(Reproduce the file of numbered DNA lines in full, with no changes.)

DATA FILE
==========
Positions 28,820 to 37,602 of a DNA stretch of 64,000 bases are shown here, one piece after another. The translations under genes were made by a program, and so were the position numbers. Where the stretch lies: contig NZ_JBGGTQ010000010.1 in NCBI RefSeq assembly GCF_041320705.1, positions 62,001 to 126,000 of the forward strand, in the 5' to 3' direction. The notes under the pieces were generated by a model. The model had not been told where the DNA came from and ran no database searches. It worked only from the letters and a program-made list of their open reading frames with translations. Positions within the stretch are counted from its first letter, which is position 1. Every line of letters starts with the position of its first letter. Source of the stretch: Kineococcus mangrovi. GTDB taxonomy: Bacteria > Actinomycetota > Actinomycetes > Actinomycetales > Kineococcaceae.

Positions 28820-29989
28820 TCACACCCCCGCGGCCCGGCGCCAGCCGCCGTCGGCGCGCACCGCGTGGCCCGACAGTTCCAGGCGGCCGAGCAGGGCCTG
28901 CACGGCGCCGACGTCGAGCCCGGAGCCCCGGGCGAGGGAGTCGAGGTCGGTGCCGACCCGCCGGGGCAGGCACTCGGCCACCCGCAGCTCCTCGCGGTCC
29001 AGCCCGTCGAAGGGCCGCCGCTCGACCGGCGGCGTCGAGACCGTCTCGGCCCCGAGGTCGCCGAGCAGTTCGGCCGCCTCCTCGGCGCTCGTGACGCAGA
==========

Positions 28,820 to 37,602 of a DNA stretch of 64,000 bases are shown here, one piece after another. The translations under genes were made by a program, and so were the position numbers. Where the stretch lies: contig NZ_JBGGTQ010000010.1 in NCBI RefSeq assembly GCF_041320705.1, positions 62,001 to 126,000 of the forward strand, in the 5' to 3' direction. The notes under the pieces were generated by a model. The model had not been told where the DNA came from and ran no database searches. It worked only from the letters and a program-made list of their open reading frames with translations. Positions within the stretch are counted from its first letter, which is position 1. Every line of letters starts with the position of its first letter. Source of the stretch: Kineococcus mangrovi. GTDB taxonomy: Bacteria > Actinomycetota > Actinomycetes > Actinomycetales > Kineococcaceae.

Positions 28820-29989
28820 TCACACCCCCGCGGCCCGGCGCCAGCCGCCGTCGGCGCGCACCGCGTGGCCCGACAGTTCCAGGCGGCCGAGCAGGGCCTG
28901 CACGGCGCCGACGTCGAGCCCGGAGCCCCGGGCGAGGGAGTCGAGGTCGGTGCCGACCCGCCGGGGCAGGCACTCGGCCACCCGCAGCTCCTCGCGGTCC
29001 AGCCCGTCGAAGGGCCGCCGCTCGACCGGCGGCGTCGAGACCGTCTCGGCCCCGAGGTCGCCGAGCAGTTCGGCCGCCTCCTCGGCGCTCGTGACGCAGA